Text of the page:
Authorship of the manuscript: Authorship should be limited to those who have made a significant contribution to the conception, design, execution, or interpretation of the report study. All those who have made contributions should be listed as co-authors. Where there are others who have participated in certain substantive aspects of the research project, they should be acknowledged or listed as contributors. The corresponding author should ensure that all appropriate co-authors and no inappropriate co-authors are included on the paper, and that all co-authors have seen and approved the final version of the paper and have agreed to its submission for publication.
Acknowledgement of sources: The proper acknowledgment of the work of others must always be given. The author(s) should cite publications that have been influential in determining the scope of the reported work. Information obtained privately, as in conversation, correspondence, or discussion with third parties, must not be used or reported without explicit, written permission from the source. Information obtained in the course of confidential services, such as refereeing manuscripts or grant applications, must not be used without the explicit written permission of the author of the work involved in these services.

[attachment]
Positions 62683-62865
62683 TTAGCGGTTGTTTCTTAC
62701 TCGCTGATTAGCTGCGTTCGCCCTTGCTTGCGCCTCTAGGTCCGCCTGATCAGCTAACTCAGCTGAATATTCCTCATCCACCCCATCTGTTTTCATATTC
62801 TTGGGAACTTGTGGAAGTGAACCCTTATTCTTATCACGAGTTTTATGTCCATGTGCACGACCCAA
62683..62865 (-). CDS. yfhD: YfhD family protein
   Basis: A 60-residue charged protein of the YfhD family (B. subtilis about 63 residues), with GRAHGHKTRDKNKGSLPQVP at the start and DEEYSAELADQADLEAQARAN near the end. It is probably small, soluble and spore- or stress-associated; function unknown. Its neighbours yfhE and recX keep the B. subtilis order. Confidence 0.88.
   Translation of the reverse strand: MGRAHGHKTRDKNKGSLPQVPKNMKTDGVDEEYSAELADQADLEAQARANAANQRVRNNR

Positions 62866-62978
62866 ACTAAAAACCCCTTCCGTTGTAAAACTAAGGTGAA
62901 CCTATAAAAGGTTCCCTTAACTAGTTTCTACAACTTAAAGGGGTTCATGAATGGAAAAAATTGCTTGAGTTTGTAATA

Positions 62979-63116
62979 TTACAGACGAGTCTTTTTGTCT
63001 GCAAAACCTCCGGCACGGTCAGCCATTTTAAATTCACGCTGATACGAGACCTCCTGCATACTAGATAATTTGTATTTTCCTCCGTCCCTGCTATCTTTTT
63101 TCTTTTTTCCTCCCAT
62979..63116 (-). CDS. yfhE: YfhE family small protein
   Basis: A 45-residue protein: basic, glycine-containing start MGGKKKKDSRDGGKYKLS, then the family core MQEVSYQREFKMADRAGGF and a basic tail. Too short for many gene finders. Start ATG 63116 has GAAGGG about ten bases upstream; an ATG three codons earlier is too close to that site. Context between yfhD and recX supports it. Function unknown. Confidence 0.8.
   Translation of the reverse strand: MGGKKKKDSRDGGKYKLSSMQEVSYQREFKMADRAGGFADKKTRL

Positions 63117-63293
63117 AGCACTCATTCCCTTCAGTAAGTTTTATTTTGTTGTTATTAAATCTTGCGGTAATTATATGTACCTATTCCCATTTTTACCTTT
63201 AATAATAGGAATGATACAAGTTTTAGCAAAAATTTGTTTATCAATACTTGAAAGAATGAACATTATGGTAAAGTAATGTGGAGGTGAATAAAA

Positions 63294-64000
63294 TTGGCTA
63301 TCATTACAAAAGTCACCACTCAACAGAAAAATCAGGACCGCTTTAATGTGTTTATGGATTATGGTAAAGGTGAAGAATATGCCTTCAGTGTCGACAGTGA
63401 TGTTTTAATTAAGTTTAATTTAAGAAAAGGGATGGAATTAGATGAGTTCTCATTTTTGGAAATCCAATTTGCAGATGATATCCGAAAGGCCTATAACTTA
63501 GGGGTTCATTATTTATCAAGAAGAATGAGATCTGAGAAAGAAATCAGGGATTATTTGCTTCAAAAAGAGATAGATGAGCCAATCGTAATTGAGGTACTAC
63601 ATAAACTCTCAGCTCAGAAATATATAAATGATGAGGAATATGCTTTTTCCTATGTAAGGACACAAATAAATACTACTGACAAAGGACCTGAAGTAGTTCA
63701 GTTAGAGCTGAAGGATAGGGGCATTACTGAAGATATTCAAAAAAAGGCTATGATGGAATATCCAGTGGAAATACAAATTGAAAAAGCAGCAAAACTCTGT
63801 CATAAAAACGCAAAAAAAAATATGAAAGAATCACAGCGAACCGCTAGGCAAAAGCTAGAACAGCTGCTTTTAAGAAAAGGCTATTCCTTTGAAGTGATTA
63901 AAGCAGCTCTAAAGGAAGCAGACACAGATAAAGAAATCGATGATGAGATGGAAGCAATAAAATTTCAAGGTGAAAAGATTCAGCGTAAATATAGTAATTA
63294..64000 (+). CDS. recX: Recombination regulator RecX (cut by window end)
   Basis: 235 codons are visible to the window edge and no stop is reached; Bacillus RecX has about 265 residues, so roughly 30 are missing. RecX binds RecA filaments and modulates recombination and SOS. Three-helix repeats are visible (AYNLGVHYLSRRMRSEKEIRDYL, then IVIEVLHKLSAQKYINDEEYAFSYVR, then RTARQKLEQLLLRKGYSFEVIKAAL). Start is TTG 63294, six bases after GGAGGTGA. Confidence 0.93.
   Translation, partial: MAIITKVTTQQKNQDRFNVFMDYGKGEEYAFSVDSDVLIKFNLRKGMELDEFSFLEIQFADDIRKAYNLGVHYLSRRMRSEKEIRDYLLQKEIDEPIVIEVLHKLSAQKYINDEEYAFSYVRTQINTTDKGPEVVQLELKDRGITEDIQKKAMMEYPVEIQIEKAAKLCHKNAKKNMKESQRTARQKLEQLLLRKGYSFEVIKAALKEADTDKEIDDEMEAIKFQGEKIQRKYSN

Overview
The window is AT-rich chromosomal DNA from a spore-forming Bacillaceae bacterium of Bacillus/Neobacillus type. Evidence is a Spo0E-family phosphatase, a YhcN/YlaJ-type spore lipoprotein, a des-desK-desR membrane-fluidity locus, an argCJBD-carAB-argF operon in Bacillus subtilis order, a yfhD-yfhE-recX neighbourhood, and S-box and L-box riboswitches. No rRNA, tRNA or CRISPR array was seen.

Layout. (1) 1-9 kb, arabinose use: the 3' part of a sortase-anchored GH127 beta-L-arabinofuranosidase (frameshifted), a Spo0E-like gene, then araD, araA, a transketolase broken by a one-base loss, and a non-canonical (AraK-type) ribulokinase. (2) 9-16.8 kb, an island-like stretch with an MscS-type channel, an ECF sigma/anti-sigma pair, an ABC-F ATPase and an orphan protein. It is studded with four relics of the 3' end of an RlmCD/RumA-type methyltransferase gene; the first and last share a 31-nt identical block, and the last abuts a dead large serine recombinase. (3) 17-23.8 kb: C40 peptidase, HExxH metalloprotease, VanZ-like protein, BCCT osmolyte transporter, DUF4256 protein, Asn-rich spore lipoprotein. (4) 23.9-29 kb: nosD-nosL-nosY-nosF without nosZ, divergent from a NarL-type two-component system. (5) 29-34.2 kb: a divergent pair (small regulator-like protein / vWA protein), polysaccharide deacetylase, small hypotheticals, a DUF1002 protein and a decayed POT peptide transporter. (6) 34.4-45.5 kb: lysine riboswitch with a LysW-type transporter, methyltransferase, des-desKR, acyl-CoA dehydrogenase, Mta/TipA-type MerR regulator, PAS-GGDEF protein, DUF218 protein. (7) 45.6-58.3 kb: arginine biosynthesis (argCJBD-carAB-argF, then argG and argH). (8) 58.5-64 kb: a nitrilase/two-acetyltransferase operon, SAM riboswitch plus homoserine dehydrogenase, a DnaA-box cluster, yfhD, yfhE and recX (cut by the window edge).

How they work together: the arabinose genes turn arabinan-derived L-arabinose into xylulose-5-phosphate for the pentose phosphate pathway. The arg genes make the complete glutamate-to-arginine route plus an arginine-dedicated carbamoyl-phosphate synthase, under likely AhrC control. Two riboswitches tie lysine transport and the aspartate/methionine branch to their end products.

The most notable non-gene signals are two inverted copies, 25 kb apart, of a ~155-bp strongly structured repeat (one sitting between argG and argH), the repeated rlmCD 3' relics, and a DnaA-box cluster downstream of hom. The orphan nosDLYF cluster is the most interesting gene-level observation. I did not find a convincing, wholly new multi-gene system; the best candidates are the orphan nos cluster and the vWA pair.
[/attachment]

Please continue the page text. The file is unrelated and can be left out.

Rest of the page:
Hazards and human, animal or plant subjects: If the work involves chemicals, procedures or equipment that have any unusual hazards inherent in their use, the author(s) must clearly identify these in the manuscript. If the work involves the use of plant, animal or human subjects, the author(s) should ensure that the manuscript contains a statement that all procedures were performed in compliance with relevant laws and institutional guidelines and that the appropriate institutional committee(s) has approved them. Author(s) should include a statement in the manuscript that informed consent was obtained for experimentation with human subjects. The privacy rights of human subjects must always be observed.